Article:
Democrats unveil bill to ban legacy admissions at universities
Two progressive lawmakers introduced legislation on Wednesday that would ban the practice of universities admitting students based on family ties.
The introduction of the bill from Rep. Jamaal Bowman (D-N.Y.) and Sen. Jeff Merkley (D-Ore.) comes just over a week after the Supreme Court agreed to hear a challenge to the consideration of racial diversity in college admissions decisions.
Bowman and Merkley argued that basing university admissions decisions on family connections served to exacerbate racial and economic inequalities.
“All students deserve an equitable opportunity to gain admission to institutions of higher education, but students whose parents didn’t attend or donate to a university are often overlooked in the admissions process due to the historically classist and racist legacy and donor admissions practices at many schools across the country,” Bowman, a former middle school principal, said in a statement.
“Selecting applicants to universities based off of family names, connections, or the size of their bank accounts creates an unlevel playing field for students without those built-in advantages, especially impacting minority and first generation students,” Merkley said.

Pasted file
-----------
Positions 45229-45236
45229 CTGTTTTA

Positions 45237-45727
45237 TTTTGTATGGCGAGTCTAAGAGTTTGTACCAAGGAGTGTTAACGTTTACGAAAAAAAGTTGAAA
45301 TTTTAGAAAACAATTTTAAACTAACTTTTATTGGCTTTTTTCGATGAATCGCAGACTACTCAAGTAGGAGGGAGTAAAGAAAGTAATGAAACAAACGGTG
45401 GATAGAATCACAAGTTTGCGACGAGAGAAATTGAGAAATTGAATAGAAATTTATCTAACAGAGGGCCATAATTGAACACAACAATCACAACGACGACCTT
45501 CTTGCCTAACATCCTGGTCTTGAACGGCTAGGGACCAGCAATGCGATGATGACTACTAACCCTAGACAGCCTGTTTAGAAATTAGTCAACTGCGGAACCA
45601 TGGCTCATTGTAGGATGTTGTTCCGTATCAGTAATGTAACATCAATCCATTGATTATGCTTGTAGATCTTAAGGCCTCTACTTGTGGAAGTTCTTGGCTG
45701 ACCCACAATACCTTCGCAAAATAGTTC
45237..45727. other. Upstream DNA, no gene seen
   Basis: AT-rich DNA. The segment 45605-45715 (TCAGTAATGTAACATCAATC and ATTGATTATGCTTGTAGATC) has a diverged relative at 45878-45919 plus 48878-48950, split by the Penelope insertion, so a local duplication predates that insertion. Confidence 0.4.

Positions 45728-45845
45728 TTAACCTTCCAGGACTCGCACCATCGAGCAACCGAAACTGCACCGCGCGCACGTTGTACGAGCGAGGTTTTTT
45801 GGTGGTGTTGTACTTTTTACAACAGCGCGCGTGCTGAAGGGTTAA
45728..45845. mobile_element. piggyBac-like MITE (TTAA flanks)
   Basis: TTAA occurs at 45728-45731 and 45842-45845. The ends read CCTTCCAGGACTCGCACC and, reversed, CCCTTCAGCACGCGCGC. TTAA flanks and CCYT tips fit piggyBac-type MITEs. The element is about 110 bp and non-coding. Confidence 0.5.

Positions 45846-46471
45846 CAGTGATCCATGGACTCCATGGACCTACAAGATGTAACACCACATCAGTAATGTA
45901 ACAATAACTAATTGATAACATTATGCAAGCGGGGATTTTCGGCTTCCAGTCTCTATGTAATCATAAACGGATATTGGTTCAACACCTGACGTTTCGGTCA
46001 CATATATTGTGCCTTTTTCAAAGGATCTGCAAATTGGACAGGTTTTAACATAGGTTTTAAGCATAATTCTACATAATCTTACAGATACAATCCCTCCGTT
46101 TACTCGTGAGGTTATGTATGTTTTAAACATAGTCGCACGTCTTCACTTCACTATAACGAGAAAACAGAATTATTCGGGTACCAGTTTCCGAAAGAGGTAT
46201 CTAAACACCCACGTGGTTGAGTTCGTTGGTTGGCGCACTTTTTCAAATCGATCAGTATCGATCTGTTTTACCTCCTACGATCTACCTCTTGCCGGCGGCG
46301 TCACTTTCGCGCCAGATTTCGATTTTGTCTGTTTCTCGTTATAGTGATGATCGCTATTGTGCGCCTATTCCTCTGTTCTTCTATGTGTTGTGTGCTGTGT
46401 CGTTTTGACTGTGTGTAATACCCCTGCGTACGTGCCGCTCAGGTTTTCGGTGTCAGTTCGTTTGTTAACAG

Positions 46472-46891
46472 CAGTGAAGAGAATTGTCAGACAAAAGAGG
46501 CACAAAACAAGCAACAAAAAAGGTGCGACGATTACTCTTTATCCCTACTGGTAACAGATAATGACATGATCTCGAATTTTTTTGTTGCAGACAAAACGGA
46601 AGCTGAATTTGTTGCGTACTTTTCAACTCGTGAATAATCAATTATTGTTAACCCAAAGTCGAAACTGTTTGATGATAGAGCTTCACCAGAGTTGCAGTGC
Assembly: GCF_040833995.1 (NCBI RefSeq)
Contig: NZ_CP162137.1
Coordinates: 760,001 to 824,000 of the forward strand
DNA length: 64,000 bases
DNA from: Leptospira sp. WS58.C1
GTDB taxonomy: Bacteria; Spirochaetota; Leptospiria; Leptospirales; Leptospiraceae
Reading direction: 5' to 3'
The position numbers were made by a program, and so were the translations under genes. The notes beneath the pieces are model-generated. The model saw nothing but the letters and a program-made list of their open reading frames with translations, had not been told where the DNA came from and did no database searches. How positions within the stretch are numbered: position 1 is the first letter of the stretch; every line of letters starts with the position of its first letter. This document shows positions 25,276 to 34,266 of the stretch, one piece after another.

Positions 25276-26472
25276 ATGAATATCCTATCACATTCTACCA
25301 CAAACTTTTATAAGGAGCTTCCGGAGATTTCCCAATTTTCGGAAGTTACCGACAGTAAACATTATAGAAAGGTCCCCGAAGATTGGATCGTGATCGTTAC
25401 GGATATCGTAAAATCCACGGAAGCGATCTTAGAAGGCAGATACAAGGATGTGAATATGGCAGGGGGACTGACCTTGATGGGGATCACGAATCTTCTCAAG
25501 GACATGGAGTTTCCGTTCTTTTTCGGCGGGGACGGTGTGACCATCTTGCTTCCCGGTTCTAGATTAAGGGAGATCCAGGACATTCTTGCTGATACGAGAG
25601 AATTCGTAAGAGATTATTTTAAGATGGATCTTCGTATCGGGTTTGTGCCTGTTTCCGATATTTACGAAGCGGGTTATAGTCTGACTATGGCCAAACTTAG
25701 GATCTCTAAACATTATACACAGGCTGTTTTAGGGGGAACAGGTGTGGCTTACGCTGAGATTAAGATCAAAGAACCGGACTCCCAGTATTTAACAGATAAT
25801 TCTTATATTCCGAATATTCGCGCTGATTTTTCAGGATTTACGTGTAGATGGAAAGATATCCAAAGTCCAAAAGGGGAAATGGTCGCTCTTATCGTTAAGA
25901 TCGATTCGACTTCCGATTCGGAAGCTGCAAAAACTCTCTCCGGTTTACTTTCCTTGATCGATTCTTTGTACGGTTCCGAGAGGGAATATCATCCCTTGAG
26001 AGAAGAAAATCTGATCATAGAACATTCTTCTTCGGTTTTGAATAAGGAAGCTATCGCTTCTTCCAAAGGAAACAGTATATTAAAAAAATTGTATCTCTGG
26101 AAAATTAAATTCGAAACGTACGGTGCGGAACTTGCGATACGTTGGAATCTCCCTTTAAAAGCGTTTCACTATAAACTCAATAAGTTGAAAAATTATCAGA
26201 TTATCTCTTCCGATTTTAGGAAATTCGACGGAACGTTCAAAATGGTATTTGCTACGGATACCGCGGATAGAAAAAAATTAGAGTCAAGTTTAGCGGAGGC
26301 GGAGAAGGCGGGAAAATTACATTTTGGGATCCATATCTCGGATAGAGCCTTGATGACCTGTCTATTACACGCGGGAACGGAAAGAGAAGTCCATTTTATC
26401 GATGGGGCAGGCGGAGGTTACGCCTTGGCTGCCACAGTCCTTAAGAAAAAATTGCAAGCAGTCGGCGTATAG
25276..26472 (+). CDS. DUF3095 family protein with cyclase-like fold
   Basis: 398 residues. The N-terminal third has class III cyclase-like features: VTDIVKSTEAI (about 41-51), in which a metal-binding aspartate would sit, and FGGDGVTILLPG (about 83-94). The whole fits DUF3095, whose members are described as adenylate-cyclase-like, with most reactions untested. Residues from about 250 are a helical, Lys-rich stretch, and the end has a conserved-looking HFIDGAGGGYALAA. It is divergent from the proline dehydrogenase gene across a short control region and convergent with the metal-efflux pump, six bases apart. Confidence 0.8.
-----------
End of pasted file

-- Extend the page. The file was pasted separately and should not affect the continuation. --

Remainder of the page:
The legislation would specifically ban universities participating in federal student aid programs from giving any admissions advantage to students whose families were previously alumni or have donated money to the school.
However, it would allow the secretary of Education to waive the prohibition on legacy-based admission for an award year to Historically Black Colleges and Universities (HBCUs) and schools that serve tribal communities or other minorities. Those schools would have to prove that the use of legacy student admissions is in the interest of historically underrepresented populations.
Legacy admissions amount to about 10 to 15 percent of the student population at some top Ivy League schools, such as Dartmouth, Brown and Yale, according to the Boston Globe.
Some top schools, such as Johns Hopkins University, have stopped allowing legacy admissions.
Ronald Daniels, the president of Johns Hopkins University, wrote in an editorial for The Atlantic in 2020 that 1 in 8 newly admitted students had benefited from alumni connections when he assumed his role a decade prior. The university ultimately moved to end the practice in 2014.
“These efforts are not a panacea for the structural inequities that plague our society. But they are necessary if American universities are truly to fulfill their democratic promise to be ladders of mobility for all,” Daniels wrote.
The Supreme Court, meanwhile, is set to hear an affirmative action case later this year after a conservative-backed group, Students for Fair Admissions, sued Harvard and the University of North Carolina and alleged discrimination against Asian American applicants.